During his childhood, he moved to Skien, in the south of the country, where he studied at the Latin school. In 1873, he graduated and obtained an Examen artium with Latin honor laudabilis præ cæteris. Then, he studied at the Great Technical School in Germany, but he resigned and chose to study classical philology.
He graduated in 1881.
He is mainly known for his translations of Homer"s epic poems, the Illiad and the Odyssey. He was also known as classical languages teacher and as militant for learning of Latin language at school. He was an education official in Fredrikstad between 1894 and 1910 and in Drammen between 1910 and 1926.
The same year, he obtained a scholarship for his classical philology studies, and wrote an elementary thesis in German, entitled Die Zahl der Bürger von Athen im 5.
Jahrhundert ("The number of inhabitants in Athens in the 5th century"). Instead of having career in science, Østbye chose to work as a teacher.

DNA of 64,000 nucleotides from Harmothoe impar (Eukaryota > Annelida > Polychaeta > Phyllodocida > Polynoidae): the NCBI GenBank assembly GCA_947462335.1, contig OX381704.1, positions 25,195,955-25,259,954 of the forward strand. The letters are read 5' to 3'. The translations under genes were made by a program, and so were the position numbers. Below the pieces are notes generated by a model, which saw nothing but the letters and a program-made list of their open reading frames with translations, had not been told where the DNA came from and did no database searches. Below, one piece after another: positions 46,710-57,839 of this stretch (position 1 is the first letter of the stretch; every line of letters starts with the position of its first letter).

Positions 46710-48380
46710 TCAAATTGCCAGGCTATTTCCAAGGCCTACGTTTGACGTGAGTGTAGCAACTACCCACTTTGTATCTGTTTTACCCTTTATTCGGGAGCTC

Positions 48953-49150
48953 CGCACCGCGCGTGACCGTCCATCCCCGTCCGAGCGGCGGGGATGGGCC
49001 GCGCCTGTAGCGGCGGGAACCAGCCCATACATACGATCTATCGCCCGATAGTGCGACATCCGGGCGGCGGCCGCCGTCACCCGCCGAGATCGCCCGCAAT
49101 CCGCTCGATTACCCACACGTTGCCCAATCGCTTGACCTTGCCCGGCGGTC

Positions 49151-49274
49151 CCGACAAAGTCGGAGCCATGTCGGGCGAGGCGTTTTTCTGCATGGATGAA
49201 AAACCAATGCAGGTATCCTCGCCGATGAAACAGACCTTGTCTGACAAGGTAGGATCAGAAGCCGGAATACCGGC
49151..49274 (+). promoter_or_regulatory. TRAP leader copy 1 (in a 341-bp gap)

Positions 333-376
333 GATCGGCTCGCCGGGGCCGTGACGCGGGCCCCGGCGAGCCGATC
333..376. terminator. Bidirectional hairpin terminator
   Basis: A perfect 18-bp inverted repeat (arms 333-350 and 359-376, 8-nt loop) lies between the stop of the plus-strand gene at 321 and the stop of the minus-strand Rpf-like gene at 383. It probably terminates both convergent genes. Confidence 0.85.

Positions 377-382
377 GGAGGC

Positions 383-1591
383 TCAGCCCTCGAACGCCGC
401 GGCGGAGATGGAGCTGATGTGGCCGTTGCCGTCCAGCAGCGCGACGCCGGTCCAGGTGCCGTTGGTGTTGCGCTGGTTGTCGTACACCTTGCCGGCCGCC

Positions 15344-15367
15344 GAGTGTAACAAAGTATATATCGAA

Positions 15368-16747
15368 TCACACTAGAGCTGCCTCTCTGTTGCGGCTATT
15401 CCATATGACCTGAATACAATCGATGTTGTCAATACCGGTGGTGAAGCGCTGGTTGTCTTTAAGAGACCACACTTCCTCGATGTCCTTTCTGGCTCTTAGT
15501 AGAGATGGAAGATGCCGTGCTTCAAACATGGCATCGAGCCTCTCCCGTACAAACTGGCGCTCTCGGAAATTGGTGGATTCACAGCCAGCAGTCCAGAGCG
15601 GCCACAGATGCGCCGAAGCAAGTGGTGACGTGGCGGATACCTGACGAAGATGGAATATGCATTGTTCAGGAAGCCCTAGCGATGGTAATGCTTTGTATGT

In 1894, he was hired as director, and then became chancellor of Fredrikstad høiere almenskole in 1898. In 1910, he became chancellor at the Latin school of Drammen until he retired in 1926.
Peter Østbye was described as a calm and agreeable person and as a good chancellor.
Even though Østbye published a translation of Sophocles" Oedipus at Colonus in 1891, he performed most of his translation work within the last decades of his life. When he released a translation of Illiad in 1920, he was already 65 years old. He also redacted articles about the evolution of Norwegian schools for German press
In 1927, a Festschrift named Tidskrifte ("newspapers" or "gazettes") was published in tribute to Østbye and four of his co-workers.
The Rektor Østbye street of Fredrikstad and the Peter Østbye street of Drammen are both named in tribute to Peter Østbye.
He was also member of Undervisningsrådet ("Teaching Council") during 15 years.